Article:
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Light is finally appearing at the end of the tunnel for the new airport TRAX line.

"The last big push will be this spring and summer," said Jim Webb, project manager for the Utah Transit Authority, noting the project is 80 percent complete. "We will probably be substantially complete in the fall of this year."

That will be followed by an estimated six months of system testing with trains on the track. The line is expected to open for passengers sometime in early 2013 —which is actually years ahead of the original projected completion date of 2015.

It will end years of suffering for businesses along North Temple caused by construction there. Officials also see it as the start of a bright future, believing that the new line can help the surrounding North Temple corridor to become perhaps a national model for redevelopment.

But first comes a lot of construction this summer season before the six-mile section of track is completed to travel from the Arena Station (at EnergySolutions arena), turning on 400 West to North Temple, traveling across the new viaduct there, along North Temple and out to the airport.

Scheduled to begin in the upcoming week, UTA officials plan to halt for several weeks all TRAX trains at the Arena Station to allow installation of new tracks and switching gear at the corner of South Temple and 400 West. A temporary "bus bridge" will take TRAX customers to the Planetarium, Old Greek Town and intermodal hub stations from there.

"A ton of planning has gone into that," to find ways to continue to provide access to the Gateway, the arena and other businesses in the area during that major piece of construction, Webb said.

Other major construction at the moment is atop the new North Temple viaduct — which opened to motor traffic last year. TRAX will have a station on top of that bridge, which will connect via escalators and elevators to a FrontRunner commuter rail station beneath it.

Also under construction is a "welcome center" at the airport, where the new TRAX line will end. It should be completed in the fall.

That is when work on North Temple itself is also expected to be completed. The street will have two lanes of traffic in each direction — after having long been restricted often just to one lane during construction. It will also have bicycle lanes, plus TRAX in the middle of the street. Salt Lake City Mayor Ralph Becker has said North Temple will soon be the city's first "complete road" designed to handle mass transit, cars, bicycles and pedestrians well.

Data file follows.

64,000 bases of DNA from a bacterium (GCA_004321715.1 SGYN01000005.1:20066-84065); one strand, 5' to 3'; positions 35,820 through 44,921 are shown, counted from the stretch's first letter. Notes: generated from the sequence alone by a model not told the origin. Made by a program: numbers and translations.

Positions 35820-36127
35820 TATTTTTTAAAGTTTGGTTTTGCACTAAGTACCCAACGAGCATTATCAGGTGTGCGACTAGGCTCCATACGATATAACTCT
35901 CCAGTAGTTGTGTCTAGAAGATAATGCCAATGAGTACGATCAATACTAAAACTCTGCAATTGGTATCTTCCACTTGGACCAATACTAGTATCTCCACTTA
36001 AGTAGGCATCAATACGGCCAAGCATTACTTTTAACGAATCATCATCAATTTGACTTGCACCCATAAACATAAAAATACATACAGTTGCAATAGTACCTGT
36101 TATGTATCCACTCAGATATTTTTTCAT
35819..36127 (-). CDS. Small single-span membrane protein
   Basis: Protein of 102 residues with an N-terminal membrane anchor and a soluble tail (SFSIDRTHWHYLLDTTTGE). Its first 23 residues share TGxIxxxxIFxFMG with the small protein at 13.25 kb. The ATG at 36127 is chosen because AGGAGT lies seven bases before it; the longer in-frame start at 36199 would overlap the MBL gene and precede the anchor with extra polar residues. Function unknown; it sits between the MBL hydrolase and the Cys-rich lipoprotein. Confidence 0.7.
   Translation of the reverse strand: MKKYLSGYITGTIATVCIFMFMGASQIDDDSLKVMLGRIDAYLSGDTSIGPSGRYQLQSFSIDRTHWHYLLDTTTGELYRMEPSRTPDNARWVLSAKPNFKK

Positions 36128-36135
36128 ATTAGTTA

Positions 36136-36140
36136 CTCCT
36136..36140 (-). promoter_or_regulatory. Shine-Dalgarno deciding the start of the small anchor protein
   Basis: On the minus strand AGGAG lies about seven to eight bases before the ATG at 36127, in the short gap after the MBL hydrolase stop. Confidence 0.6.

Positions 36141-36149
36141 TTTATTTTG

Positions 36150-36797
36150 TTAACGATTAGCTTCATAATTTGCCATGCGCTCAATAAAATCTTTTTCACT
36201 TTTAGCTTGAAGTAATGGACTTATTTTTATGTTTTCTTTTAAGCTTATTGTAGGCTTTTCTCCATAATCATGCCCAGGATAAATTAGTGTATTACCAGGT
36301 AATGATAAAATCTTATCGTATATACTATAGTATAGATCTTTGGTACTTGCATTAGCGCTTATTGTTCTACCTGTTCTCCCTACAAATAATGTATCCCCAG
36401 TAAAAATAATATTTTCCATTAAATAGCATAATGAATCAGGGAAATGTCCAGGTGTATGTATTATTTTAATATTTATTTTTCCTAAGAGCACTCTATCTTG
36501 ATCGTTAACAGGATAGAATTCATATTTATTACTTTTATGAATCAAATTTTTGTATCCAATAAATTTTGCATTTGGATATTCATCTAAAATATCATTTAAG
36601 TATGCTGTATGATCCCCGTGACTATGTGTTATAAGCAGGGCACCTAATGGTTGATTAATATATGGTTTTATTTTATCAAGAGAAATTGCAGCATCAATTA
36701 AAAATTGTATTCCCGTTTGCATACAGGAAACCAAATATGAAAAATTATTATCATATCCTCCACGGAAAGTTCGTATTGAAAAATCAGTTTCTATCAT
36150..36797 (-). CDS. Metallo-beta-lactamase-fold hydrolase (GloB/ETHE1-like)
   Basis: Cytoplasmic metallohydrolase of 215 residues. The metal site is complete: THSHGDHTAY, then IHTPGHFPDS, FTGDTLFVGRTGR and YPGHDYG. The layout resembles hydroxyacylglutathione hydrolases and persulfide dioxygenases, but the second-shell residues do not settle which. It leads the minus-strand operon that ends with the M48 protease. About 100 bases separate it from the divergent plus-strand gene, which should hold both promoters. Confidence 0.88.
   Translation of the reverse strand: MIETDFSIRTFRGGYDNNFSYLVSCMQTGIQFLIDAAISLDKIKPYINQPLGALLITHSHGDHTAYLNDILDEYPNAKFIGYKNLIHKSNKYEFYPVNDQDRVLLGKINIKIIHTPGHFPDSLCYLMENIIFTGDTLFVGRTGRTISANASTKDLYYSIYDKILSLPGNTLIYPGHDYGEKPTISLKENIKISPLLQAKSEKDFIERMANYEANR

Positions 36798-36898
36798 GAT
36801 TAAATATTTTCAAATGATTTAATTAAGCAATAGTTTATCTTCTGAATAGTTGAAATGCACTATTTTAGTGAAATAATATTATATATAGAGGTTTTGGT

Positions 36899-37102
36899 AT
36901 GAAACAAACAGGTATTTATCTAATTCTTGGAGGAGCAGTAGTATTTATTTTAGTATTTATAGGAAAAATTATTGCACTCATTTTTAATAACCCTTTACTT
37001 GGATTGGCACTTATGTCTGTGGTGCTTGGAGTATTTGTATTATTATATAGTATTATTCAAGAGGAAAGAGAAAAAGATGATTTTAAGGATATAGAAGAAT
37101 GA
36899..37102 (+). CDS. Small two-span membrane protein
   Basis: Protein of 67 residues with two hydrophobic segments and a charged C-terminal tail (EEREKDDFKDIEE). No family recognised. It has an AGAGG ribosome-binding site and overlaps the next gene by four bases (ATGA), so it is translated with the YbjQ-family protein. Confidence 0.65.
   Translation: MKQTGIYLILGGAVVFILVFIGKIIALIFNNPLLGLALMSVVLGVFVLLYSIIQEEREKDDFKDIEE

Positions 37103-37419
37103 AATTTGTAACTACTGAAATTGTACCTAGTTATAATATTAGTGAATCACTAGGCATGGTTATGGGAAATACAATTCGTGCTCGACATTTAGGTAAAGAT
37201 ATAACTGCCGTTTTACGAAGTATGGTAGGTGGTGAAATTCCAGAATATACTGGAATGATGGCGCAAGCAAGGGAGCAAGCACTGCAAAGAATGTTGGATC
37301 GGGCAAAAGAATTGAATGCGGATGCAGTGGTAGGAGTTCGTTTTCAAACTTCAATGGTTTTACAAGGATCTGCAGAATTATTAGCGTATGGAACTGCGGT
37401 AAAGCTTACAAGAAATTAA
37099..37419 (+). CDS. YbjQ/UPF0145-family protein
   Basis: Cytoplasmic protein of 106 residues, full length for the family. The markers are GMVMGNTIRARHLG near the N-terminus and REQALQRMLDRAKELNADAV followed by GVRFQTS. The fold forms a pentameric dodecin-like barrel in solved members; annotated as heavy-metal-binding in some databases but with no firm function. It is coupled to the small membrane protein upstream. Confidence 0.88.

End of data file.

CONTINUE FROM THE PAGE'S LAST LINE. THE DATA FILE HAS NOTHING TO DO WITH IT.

The UTA board has also approved names of new stations on the line: North Temple Bridge/Guadalupe for the station atop the North Temple Viaduct; Jackson/Euclid for the station at 820 West; Fairpark for the station at 1150 West; Power Station at 1500 West; 1940 W. North Temple (with no additional name); and Airport Station.

UTA also won a $425,000 grant from Rocky Mountain Power to install solar panels on the canopies of four stations along the heart of North Temple. "They will supply power for signs and other operations at the stations," Webb said, as well as feed excess power into the TRAX system. He said special meters and displays at the stations will show riders how much power the solar panels are providing and saving.

The new airport line will also be colorful — with color-colored power poles at each station and along the line.

Webb said the city helped to fund aesthetic improvements to the line, including terra cotta colored trackway along North Temple, tan crosswalks and some decorative walls.

"They really want it to feel and look like an urban corridor that gets redeveloped over time. This will encourage that development — and it has already started that momentum," Webb said.

In March, the city and UTA held a conference to tell area businesses and residents how they hope the new line will turn the North Temple area into a forerunner of what they hope to see throughout the Wasatch Front during the next 30 years. They are eyeing transit projects to handle an expected 67 percent growth in population.

They hope a third of the regional population will cluster in new high-density town centers built around transit stations, including along North Temple. Many buildings would have businesses on the first floor, offices on the second and residences above that. They city has changed zoning ordinances to allow that.

Matt Sibul, chief planning officer for UTA, noted at the conference that stations near the Utah State Fairpark are about halfway between the airport and downtown — and vacant land for sale across from the fairpark could accommodate a project the size of downtown's new City Creek Center, offering development opportunities.

The airport line is projected to become an extension of the green line to West Valley City — offering direct service from the suburban Valley Fair Mall at one end of the line to the airport at the other.

Someday, UTA may also offer along the same tracks direct service without transfers between the airport and the University of Utah — but UTA General Manager Michael Allegra says that will not happen for some time, even though he knows many riders want it.

He said UTA is not in financial position to come up with the extra trains and drivers needed for that. He said its studies show the most efficient configuration for now if for the green line to go from West Valley City to the airport, and for the red line to continue between the university and South Jordan.